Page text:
Archives for posts with tag: society

SARS-CoV 2 lock-downs have intensified the already heated discussion about ‘rights’. About “our rights”. Which have to be defended “at all costs”.

The way I see it, rights can be evaluated from two directions.
As ‘gifts’. Either gifted to us by ‘higher authorities’ or conquered for us by our ancestors.
Or as ‘procedures’. Elaborated in time by society and coined into law by our wise predecessors. Who had duly noticed that societies which respect certain rights work way better than those who don’t.

After all, societies are nothing but meta-organisms. Which, like all other organisms, function for only as long as the components interact according to certain, and very specific, rules. The ‘better’ the rules, the better the organism works.

In this sense, ‘rights’ are the code we use when interacting among ourselves. The rules we use when cooperating towards the well being of the society.

You don’t care about the society? Only about ‘your rights’?

OK, but if the society, as a whole, doesn’t work properly, who’s going to respect ‘your rights’?
Who’s going to help you when a bully will try to snatch ‘your rights’ away from you?
And bullies trying to separate you from ‘your rights’ are the most certain occurrence whenever societies cease to function properly.
Whenever the individual members of a society no longer respect each-other enough to collectively uphold their rights. Their rights.

Our rights.

Let’s face it. The homeless are ‘survivors’ who don’t pull their weight as members of the community. They live ‘off the land’ – but the land they use to live off is us, and they don’t give anything back in return. Except for the garbage they leave behind…

Hence we have a problem.
Which we might choose to ignore. Or to solve.

I’ll presume we want to solve it.
First step to solving any problem is, of course, to understand its nature.

So, what is bothering us?

The garbage they leave behind?
The sore sight they offer each time we see them?
The danger they represent for public safety?
The fact that they occupy public property? And prevent the rest of us from using it?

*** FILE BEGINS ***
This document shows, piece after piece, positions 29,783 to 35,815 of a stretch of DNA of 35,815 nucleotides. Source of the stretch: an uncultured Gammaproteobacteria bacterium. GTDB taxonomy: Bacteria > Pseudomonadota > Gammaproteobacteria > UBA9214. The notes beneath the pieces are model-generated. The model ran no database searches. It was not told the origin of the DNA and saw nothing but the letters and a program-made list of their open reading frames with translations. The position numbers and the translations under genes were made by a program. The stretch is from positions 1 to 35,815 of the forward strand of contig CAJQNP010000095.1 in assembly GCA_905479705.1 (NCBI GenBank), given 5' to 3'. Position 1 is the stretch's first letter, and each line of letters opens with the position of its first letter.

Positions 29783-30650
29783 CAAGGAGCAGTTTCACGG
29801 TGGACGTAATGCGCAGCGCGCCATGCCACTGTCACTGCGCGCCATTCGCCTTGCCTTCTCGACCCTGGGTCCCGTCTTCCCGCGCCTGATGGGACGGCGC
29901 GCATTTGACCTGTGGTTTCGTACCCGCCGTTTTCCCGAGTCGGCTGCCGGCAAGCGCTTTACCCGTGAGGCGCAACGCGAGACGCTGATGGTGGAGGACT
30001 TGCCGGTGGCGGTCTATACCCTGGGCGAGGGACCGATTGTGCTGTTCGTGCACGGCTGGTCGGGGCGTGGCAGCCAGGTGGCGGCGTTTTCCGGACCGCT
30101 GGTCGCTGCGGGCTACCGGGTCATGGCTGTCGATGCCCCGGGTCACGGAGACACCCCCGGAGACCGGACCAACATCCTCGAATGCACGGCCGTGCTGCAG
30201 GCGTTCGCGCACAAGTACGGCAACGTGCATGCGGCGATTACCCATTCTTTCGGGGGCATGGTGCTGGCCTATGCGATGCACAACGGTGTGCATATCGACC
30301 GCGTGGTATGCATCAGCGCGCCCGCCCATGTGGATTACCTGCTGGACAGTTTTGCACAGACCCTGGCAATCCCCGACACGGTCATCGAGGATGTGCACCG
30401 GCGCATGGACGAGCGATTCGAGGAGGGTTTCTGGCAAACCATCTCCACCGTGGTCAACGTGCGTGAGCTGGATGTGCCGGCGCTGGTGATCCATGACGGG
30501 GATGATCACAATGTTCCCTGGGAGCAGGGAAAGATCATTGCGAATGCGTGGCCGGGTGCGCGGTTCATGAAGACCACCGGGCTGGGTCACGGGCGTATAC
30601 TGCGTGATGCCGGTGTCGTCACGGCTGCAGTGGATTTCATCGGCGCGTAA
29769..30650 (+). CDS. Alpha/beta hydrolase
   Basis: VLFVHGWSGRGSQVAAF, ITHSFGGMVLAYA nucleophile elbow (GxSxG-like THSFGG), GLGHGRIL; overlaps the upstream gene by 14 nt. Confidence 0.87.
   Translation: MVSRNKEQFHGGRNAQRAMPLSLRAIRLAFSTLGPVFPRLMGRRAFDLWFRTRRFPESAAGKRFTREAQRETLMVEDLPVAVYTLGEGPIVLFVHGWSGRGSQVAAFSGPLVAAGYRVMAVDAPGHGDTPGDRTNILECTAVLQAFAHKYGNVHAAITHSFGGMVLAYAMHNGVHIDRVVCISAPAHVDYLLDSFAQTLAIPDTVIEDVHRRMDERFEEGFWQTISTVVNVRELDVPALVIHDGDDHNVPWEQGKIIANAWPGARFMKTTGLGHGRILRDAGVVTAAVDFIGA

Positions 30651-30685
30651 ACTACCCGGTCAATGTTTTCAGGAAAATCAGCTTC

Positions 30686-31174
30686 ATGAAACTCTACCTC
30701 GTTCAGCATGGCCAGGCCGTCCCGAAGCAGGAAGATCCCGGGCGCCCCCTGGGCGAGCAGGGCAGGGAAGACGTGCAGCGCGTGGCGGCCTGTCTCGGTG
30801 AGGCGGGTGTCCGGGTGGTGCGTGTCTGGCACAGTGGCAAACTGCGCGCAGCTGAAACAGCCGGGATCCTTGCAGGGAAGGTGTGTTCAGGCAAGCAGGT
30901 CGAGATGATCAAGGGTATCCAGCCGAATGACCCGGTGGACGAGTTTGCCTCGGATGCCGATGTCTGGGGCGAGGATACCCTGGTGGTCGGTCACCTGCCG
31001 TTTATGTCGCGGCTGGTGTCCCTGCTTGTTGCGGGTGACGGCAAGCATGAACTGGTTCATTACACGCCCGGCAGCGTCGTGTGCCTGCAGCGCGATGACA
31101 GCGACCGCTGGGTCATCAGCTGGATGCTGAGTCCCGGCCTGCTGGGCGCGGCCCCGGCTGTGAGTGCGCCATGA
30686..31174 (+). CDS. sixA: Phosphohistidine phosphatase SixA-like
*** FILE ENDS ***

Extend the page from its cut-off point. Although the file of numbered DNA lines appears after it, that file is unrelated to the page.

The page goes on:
The fact that they don’t contribute?
The loss of their creative potential?
The bad example for our children?
They are a reminder of what could have happened to any of us?

Second step, the ‘how’ of the matter.

What caused such a number of able bodied people to live in the streets?
Why do so many of them use drugs? And alcohol?
Why do so many of them refuse to be helped? By the institutions which care for them?

I don’t have a real answers for any of these.
The first category of questions depends on each of us while the second on each of the homeless.

Nevertheless, I would like to point out a few things.

Very few of the homeless have been born on the street.
Most of them have been educated into the values of the society to which each of them belongs. Very few are recently arrived immigrants, at least in the US.
“we found that the longer that immigrants had lived in the United States, the greater their risk for homelessness. This is a unique finding that has not been reported before and suggests that immigrants are more likely to shed previous practices and attitudes from their origin countries over time as they live in the United States, which can put them at increased susceptibility to mental illness, substance abuse, and other factors that can increase homeless risk.This idea would be consistent with the literature finding that the health immigrant effect declines for immigrants in the United States as they acculturate and develop habits and practices similar to native residents”. J. Tsai, X.Gu, Homelessness among immigrants in the US

Why do I bother? Specially if I don’t have any answer?

The way I see it, each society is a social organism.